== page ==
BACKGROUND: Although critical care ultrasound (CCUS) in the Intensive Care Unit has been increasing exponentially for diagnostic and therapeutic purposes, the lack of a uniform formal training structure and programme has posed the question of whether scans have been appropriately performed or reported, and whether there exists proper clinical governance to ensure a high standard of care. METHODS: An online survey was sent to the representatives of various national intensive care societies via the European Society of Intensive Care Medicine CoBaTrICE committee...
2017: Anaesthesiology Intensive Therapy
https://www.readbyqxmd.com/read/29182211/assessment-of-hypovolaemia-in-the-critically-ill
#11
Jan Van der Mullen, Robert Wise, Griet Vermeulen, Pieter-Jan Moonen, Manu L N G Malbrain
Assessment of the intravascular volume status of patients is one of the most challenging tasks for the intensive care clinician. It is also one of the most important skills in intensive care management as both hypervolaemia and hypovolaemia lead to increased morbidity and mortality. The assessment of hypovolaemic patients is aided by several clinical signs, laboratory investigations, and a multitude of haemodynamic monitoring systems. This review aims to outline the definitions, pathophysiology, and various assessment techniques (both old and new) employed by intensivists on the critically ill patient...
November 28, 2017: Anaesthesiology Intensive Therapy
https://www.readbyqxmd.com/read/29182210/the-role-of-point-of-care-ultrasound-in-intra-abdominal-hypertension-management
#12
Bruno M Pereira, Renato G Pereira, Robert Wise, Gavin Sugrue, Tanya L Zakrison, Alcir E Dorigatti, Rossano K Fiorelli, Manu L N G Malbrain
BACKGROUND: Intra-abdominal hypertension is a common complication in critically ill patients. Recently the Abdominal Compartment Society (WSACS) developed a medical management algorithm with a stepwise approach according to the evolution of the intra-abdominal pressure and aiming to keep IAP ≤ 15 mm Hg. With the increased use of ultrasound as a bedside modality in both emergency and critical care patients, we hypothesized that ultrasound could be used as an adjuvant point-of-care tool during IAH management...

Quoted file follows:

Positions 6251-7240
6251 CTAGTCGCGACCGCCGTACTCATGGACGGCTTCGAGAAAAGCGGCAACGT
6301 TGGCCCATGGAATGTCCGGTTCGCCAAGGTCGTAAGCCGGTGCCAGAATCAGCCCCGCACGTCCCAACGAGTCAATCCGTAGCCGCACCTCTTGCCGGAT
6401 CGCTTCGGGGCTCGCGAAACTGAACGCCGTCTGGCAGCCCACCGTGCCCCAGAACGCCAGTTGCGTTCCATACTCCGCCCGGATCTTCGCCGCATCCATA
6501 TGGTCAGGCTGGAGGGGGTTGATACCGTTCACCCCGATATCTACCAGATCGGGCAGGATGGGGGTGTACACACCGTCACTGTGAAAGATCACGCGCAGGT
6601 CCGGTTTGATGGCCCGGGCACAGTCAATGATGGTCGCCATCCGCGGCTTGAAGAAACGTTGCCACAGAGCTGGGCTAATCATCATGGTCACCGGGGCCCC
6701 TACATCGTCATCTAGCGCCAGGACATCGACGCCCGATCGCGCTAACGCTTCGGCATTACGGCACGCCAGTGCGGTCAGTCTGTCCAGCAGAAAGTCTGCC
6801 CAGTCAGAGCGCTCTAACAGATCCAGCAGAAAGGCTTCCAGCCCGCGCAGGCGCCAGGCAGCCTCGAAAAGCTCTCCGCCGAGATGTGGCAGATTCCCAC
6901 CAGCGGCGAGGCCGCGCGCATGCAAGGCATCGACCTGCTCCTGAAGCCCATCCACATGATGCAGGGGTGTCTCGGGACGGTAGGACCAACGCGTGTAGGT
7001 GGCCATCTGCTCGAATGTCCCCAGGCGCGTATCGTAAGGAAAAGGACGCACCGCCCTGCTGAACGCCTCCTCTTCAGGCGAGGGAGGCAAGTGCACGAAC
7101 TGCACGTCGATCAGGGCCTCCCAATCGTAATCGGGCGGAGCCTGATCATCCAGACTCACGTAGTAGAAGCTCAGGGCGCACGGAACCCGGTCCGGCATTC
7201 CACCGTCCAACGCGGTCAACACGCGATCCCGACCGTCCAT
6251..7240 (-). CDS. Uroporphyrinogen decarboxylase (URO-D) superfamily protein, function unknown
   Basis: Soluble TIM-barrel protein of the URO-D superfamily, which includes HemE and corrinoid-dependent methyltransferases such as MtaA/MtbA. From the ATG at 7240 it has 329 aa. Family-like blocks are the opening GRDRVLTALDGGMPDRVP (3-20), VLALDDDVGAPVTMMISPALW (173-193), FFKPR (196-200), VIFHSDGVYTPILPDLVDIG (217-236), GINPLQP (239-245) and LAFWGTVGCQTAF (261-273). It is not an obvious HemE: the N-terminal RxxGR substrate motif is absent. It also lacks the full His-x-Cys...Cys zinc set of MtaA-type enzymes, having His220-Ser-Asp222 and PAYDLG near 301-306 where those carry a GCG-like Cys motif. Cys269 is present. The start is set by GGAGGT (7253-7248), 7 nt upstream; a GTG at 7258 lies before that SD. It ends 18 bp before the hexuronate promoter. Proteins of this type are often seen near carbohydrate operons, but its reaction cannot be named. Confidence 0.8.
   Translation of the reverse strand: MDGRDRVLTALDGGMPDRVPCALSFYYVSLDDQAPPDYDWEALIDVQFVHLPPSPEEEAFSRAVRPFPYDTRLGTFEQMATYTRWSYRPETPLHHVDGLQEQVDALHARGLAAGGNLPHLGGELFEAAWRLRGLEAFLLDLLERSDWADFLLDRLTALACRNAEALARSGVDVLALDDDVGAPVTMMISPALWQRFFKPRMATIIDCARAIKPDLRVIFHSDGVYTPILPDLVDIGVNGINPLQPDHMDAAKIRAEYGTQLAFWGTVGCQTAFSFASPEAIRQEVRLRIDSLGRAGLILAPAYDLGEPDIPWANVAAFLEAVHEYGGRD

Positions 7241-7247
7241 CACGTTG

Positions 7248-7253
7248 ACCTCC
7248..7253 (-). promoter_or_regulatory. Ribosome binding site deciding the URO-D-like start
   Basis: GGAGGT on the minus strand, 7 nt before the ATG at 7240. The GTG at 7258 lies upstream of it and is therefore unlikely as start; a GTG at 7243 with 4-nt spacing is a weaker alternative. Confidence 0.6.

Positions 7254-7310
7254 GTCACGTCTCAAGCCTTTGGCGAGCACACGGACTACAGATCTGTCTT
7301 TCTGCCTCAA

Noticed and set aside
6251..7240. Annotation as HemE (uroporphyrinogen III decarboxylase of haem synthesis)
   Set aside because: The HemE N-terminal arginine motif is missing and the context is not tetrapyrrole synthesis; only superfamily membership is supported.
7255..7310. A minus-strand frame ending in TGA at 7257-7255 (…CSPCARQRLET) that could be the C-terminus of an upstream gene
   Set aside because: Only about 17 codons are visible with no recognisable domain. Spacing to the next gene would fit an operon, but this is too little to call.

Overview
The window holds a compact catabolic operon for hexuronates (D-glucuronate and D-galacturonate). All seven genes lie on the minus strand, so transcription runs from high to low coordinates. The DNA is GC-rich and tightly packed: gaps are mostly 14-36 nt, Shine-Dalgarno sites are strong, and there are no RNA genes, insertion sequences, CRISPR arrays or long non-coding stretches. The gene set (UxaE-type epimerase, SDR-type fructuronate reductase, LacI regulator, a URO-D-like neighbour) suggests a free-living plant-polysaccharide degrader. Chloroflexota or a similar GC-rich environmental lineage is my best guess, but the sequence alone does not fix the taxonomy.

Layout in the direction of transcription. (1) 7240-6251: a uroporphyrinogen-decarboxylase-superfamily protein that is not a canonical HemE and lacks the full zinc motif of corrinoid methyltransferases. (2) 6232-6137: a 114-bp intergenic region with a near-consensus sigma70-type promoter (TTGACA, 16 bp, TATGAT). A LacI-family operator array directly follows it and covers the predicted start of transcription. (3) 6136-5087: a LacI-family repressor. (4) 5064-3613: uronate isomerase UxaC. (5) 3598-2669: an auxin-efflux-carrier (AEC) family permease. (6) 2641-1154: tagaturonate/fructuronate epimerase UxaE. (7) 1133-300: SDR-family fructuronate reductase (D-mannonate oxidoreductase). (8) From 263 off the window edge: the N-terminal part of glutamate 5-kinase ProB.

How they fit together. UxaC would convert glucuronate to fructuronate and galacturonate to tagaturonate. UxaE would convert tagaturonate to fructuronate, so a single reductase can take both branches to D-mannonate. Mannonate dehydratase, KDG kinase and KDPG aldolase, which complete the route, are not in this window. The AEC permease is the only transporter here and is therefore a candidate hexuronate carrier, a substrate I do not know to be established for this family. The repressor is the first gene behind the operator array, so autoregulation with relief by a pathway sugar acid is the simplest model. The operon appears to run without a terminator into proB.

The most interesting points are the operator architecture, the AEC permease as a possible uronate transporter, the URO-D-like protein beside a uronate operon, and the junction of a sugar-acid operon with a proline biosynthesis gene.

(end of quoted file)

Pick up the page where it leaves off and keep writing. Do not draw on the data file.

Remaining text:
2017: Anaesthesiology Intensive Therapy
https://www.readbyqxmd.com/read/29171001/modern-imaging-techniques-in-intra-abdominal-hypertension-and-abdominal-compartment-syndrome-a-bench-to-bedside-overview
#13
Gavin Sugrue, Manu L N G Malbrain, Bruno Pereira, Robert Wise, Michael Sugrue
Intra-abdominal hypertension (IAH) is common in critically ill patients. Diagnosis is based on measurement of intra-abdominal pressure, most commonly via the bladder. Modern imaging techniques with plain radiographs, computed tomography and magnetic resonance can help establish the diagnosis and also guide treatment. In 2013 the Abdominal Compartment Society (WSACS) published updated consensus definitions and recommendations for management of IAH and abdominal compartment syndrome (ACS). This review will give a concise overview of the important role radiographic imaging plays within these management guidelines...
November 24, 2017: Anaesthesiology Intensive Therapy
https://www.readbyqxmd.com/read/29165778/cardiac-ultrasound-a-true-haemodynamic-monitor
#14
Jan Poelaert, Manu L N G Malbrain
Cardiac ultrasound has been used in the critically ill for more than thirty years. The technology has made enormous progression with respect to image quality and quantity, various Doppler techniques, as well as connectivity, the transfer of data and offline calculations. Some consider cardiac ultrasound as the stethoscope of the Twenty-first century. The potential of eye-balling moving cardiac structures gives undeniable power to this diagnostic and monitoring tool. The main shortcoming is the discontinuous mode of monitoring and the fact that optimal information acquisition can only be obtained when one is well-trained and experienced...
November 22, 2017: Anaesthesiology Intensive Therapy
https://www.readbyqxmd.com/read/29165777/the-use-of-crystalloids-in-traumatic-brain-injury
#15
Wojciech Dąbrowski, Tom Woodcock, Ziemowit Rzecki, Manu L N G Malbrain
Fluid therapy is one of the most important treatments in patients with traumatic brain injury (TBI) as both hypo- and hypervolaemia can cause harm. The main goals of fluid therapy for patients with TBI are to optimize cerebral perfusion and to maintain adequate cerebral oxygenation. The avoidance of cerebral oedema is clearly essential. The current weight of evidence in the published literature suggests that albumin therapy is harmful and plasma substitutes have failed to demonstrate superiority over crystalloids solutions...